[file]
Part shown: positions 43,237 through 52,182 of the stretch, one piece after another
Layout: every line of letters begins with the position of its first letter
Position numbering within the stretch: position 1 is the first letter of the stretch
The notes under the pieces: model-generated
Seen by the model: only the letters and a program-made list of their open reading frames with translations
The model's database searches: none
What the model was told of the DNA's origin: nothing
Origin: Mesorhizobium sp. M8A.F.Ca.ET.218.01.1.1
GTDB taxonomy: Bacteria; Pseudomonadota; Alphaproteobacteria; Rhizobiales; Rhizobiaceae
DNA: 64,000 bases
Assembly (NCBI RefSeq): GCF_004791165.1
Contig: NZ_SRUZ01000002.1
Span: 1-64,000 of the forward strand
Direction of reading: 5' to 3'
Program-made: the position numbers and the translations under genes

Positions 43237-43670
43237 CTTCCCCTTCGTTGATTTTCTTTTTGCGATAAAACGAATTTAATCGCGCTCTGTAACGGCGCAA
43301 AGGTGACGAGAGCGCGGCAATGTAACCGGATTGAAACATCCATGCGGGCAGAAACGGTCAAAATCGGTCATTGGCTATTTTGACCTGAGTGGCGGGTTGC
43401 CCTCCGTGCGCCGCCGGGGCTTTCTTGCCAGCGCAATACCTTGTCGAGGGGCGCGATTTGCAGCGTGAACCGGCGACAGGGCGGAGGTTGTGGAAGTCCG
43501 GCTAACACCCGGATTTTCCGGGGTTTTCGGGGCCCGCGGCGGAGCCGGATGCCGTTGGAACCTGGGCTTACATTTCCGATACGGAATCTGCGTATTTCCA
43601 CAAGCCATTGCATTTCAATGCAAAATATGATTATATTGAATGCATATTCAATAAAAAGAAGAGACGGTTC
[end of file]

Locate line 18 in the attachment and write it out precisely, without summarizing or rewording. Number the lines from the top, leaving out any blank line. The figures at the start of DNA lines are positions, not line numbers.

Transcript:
43301 AGGTGACGAGAGCGCGGCAATGTAACCGGATTGAAACATCCATGCGGGCAGAAACGGTCAAAATCGGTCATTGGCTATTTTGACCTGAGTGGCGGGTTGC